B12

VITAMINS Jul 29, 2019

Vitamin B Deficienes

Request a b12/iron/folate test from your doctor and ask for a copy of the results. If it's anywhere near the bottom-end you may have a metabolic/absoprtion issue and should be supplementing B12 sublingually at the minimum. If you test deficient you require B12 injections as frequently as possible (up to once a day) until symptoms reside. You can then attempt to switch to sublingual for maintence however many need injections for the rest of their lives since they cannot absorb/metabolise b12.

Iron
20mg
Standard panel result will be elevated if you have inflammation. Request a Full iron panel be done that includes Serum iron, TIBC, and Transferrin saturation % for best measure of iron status. Avoid iron supplementation 5 days prior to test. Keep a check on ferritin levels. Once b12 has transferred to cells the body uses ferritin to produce new blood cells. This process puts a higher demand on folate and ferritin.
Magnesium
300mg
Magnesium Aids your body in relaxing, detoxing, and muscle aches and pains, reducing fatigue, heart rate, skin conditions, and aids potassium intake from foods. A 30 minute soak in Epsom salts is also a good source.
B-Complex
Personal genetics play a role here. Some may need a Methyl B-Complex, Keep B6 dosages low (under 10mg/day - 4 months on, 2 off). High dosages can cause neurological damage.
B12
1mg
Ideally you should be getting injections - however 1mg sublingual is a close alternative. Recommended dosage if you've tested defecient is injection every 12 weeks until no longer gaining benefit. If Neurological symptoms are present a dose must be administered every other day to attempt to reverse any damage.
Potassium
Get potassium from whole-foods only. 4700mg - 6000mg daily
Folate
5mg
When supplementing B12, adequate folate is critical - without it to ensure B12 activation, the B12 will likely worsen your symptoms and cause new ones to manifest - Either Folate, Folic Acid or Methyl-Folate will work best depending on personal reaction/genetics.

B vitamin polymorphisms and behavior: Evidence of associations with neurodevelopment, depression, schizophrenia, bipolar disorder and cognitive decline (2017)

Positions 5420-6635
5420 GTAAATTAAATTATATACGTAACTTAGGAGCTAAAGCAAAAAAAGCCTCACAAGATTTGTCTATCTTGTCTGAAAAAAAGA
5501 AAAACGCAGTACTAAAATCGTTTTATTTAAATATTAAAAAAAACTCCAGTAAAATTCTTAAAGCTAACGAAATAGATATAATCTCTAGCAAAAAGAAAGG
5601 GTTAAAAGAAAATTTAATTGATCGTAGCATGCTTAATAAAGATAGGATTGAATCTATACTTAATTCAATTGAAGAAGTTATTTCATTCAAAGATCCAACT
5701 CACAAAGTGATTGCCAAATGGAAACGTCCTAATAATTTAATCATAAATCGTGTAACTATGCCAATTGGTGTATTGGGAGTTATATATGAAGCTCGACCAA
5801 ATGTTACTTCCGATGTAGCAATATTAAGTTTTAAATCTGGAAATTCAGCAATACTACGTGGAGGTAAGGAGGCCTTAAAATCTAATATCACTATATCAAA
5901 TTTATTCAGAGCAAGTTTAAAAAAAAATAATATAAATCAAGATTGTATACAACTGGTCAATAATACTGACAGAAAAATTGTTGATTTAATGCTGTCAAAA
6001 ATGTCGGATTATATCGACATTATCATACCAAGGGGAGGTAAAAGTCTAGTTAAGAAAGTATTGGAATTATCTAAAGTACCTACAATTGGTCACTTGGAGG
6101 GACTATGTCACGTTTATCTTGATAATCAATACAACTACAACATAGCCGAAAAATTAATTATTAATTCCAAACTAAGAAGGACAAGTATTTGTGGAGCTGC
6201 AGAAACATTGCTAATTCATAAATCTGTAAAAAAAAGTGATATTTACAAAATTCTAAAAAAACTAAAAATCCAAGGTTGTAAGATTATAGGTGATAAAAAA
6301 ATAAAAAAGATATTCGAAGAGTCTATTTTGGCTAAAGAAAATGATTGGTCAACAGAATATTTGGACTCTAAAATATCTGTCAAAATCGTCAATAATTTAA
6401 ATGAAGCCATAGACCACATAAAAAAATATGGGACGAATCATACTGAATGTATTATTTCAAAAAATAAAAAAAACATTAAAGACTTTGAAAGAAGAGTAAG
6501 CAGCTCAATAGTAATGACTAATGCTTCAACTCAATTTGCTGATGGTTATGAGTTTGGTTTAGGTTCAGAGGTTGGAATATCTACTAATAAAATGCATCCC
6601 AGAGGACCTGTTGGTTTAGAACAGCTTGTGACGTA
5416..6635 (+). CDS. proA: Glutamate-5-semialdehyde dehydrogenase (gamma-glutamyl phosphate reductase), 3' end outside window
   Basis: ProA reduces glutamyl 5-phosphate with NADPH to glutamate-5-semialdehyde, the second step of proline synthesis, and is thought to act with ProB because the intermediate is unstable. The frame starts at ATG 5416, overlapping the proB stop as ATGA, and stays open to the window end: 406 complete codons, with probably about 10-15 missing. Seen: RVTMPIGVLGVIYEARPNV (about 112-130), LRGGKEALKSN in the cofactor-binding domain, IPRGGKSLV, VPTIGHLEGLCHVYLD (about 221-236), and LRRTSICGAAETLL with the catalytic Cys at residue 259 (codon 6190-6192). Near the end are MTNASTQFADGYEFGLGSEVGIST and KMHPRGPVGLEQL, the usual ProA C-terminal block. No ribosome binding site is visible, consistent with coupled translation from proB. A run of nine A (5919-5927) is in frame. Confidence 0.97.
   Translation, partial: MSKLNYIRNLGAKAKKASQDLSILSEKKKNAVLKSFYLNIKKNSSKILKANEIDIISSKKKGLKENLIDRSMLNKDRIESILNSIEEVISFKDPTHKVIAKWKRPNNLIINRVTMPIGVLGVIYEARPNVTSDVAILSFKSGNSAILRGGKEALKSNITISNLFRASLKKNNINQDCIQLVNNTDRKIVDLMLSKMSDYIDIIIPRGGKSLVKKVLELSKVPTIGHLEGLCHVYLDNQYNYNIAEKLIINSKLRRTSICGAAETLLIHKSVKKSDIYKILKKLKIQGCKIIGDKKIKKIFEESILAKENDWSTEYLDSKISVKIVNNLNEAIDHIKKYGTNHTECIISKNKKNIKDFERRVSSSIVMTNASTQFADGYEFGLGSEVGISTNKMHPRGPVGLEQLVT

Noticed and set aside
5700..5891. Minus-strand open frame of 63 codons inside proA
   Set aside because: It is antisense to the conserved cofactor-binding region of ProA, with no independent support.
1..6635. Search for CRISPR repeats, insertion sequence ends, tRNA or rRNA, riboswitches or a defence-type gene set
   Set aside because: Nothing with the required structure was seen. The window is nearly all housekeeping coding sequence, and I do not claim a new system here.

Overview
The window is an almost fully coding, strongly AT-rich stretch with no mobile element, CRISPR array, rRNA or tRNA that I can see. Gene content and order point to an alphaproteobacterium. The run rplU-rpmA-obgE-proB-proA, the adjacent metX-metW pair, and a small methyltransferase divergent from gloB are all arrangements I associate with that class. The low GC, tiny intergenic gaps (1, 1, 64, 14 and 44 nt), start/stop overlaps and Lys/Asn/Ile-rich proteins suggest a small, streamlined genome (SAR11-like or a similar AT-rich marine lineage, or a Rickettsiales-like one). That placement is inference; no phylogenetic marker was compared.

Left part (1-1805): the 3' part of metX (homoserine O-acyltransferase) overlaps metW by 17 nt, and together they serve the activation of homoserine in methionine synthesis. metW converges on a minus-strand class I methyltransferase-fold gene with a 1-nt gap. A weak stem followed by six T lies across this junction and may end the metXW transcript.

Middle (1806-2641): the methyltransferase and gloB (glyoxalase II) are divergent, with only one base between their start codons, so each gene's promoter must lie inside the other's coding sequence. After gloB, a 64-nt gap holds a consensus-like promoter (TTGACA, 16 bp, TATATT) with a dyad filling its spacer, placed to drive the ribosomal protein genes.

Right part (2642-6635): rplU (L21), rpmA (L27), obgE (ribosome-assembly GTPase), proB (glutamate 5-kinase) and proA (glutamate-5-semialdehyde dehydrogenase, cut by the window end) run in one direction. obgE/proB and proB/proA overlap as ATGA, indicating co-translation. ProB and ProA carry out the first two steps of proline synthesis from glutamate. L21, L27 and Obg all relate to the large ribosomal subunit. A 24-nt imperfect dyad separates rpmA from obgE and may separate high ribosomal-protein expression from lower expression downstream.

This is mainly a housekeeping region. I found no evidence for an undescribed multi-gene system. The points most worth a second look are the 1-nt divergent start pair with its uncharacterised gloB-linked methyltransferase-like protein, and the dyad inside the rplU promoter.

While many epidemiological studies have shown that B vitamin deficiency is associated with various psychiatric and cognitive issues, B vitamin supplementation has had little effect on its own. Since ‘vulnerability’ genotypes such as MTHFR 677TT have low frequencies in many populations and its effects are subtle, the numbers of subjects needed for a B vitamin intervention study, with sufficient groups of homozygotes, is unfeasible. Yet observational studies using cohorts are not appropriate to test whether psychiatric and cognition issues are reversible or even caused by changes in B vitamin intake. Although analyses of variants in several B vitamin metabolic pathways seem promising in genetic association studies, the contribution of a single gene or small subset of genes is not likely to show reproducible effects, due to different genetic populations or different diets. More consistent intervention study outcomes were observed in subjects with baseline homocysteinuria or other markers of imbalanced methyl donor status, where genotype status contributes to an imbalance and thus is amenable to correcting levels of nutrients. However, as stated earlier, selection or stratification of subjects based on self-report questionnaires or even plasma B vitamins may not indicate levels of active forms such as methylcobalamin or methylenetetrahydrofolate. Thus future studies would be well served by selection of subjects with imbalances in active or downstream components of the methyl donor pathways, like SAM/SAH.

In conclusion, diverse clinical studies have revealed weak and in some cases inconsistent associations of cognition, mood and neurodevelopment disorders to genes involved in B vitamin metabolism. Use of new experimental models and designs, more extensive phenotyping, and more detailed understanding of an individual's exposures to stress, diet, and lifestyle will likely improve the consistency and reliability of genotype–nutrient–behavior interaction data.